Now, you may wonder why I think I’m particularly qualified to speak about the interview process. Most people who have opinions about the interview process in particular have it from only one side. The one of being the guy looking for a job. And, most of you only interview when you need a job.
What makes me qualified is that, I help interview people looking for a job and I interview for lots of jobs. In my opinion, you should be interviewing for a job, even if you don’t need one, at least twice a year. I interview more frequently than that. In the last 6 months, I think I’ve interviewed at least 4 times.
So, let me start by telling you what the current interview process looks like, and why it doesn’t work. Then, I’ll move on to the few interviews that I believe captured the information everyone was looking for quickly and how you can move the conversation in this direction regardless of what side of the table you are sitting on.
I was asked this past week what my thoughts were on Angular 2. I wrote early on about my impressions of Angular 2 when it was barely done enough to review. But now that I’ve been working with it for a while and know a bit more, what I want to discuss is more along the line of what it means to the average developer and, more importantly, organizations that are planning to use it.
This past week I got into a small discussion about the importance of loosely coupled code. Specifically, I was looking at event handler code that did nothing more than change the size of another element on the screen. But the event handler code was in the controller which in the particular implementation we are using was the event handler portion of our Model in a MVVM architecture. The question becomes does this code belong in the view, or does it belong in the controller?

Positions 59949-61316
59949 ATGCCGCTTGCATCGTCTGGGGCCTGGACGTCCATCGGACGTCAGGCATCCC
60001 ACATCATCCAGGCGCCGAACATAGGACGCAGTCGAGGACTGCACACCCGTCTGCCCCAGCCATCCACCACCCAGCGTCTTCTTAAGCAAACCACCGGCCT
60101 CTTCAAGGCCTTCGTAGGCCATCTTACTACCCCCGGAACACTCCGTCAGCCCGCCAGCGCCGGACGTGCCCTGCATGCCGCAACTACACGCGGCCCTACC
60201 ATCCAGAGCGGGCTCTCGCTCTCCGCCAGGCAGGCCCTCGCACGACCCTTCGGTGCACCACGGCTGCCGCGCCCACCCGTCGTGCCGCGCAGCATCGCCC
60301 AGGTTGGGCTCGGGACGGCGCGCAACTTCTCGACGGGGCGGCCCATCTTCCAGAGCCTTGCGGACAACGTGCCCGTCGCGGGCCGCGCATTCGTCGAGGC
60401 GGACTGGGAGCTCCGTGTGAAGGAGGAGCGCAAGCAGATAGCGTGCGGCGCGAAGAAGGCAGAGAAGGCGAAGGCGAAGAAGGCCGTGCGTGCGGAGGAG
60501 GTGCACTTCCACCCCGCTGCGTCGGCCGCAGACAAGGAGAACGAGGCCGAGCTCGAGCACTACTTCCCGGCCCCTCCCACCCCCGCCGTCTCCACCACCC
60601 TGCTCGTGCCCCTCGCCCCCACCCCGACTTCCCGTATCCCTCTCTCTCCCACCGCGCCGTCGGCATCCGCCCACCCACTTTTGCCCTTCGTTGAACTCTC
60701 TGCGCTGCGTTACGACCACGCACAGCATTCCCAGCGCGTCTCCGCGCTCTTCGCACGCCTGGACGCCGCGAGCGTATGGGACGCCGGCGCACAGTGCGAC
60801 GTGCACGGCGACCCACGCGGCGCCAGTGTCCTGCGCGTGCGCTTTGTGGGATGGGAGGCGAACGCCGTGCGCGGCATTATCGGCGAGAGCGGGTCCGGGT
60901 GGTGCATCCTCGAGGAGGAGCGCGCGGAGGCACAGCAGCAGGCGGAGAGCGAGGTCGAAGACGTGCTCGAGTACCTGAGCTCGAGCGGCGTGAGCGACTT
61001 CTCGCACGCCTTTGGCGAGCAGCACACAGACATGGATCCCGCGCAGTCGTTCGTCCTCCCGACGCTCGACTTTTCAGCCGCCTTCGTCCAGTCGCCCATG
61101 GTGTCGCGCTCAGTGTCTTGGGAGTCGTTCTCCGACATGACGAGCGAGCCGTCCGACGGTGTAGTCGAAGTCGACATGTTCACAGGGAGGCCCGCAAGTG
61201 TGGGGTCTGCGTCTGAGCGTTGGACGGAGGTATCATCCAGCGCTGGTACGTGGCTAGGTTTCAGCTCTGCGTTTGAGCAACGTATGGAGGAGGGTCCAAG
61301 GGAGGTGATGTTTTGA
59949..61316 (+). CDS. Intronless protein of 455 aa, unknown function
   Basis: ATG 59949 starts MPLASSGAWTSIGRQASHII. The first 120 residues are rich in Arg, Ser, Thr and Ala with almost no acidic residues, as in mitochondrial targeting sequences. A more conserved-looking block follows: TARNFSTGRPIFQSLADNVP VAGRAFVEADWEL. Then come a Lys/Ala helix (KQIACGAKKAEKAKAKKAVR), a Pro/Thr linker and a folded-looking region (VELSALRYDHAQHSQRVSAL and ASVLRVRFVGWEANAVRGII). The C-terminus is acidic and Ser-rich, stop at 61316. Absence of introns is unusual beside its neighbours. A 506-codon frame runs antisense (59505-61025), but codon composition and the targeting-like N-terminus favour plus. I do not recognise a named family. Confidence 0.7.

The question of where code belongs leads eventually to arguments for loosely coupled code. If I put code in my controller that is manipulating the view, then I either need to mock out my view in order to test my controller or I have to have an instance of my view available to test my controller. Having coded enough systems to know that both of those choices are problematic, I opt for placing the view specific code in the view. Another place where you might place this code would be in a View Specific event handler class. But that would only be for the purposes of clean separation. Something we might consider doing if the View were plain HTML. But in our particular case, the view is generated from code, so placing the handlers in that same code seems to be the most appropriate location for it.
But all of this leads to a larger question. Why should your code be loosely coupled at all?
There have been a number of things that have occurred over the last week that have prompted this particular post. And for anyone I work with, this is not an indictment of our work place so much as it is an indictment of our industry. PLEASE don’t take this personally.
Some of those reasons will show up in this article. But the question we need to examine today is why is it so hard to write bug free code. And I’m not even talking about perfection. Why is it that we miss the simple stuff? The stuff that once it is found, we think, “how could we have missed that?!”. I’m perfectly aware that all code has bugs some just haven’t been found yet. I’m also aware that no matter how hard I try, the stupid bugs always make their way past my desk.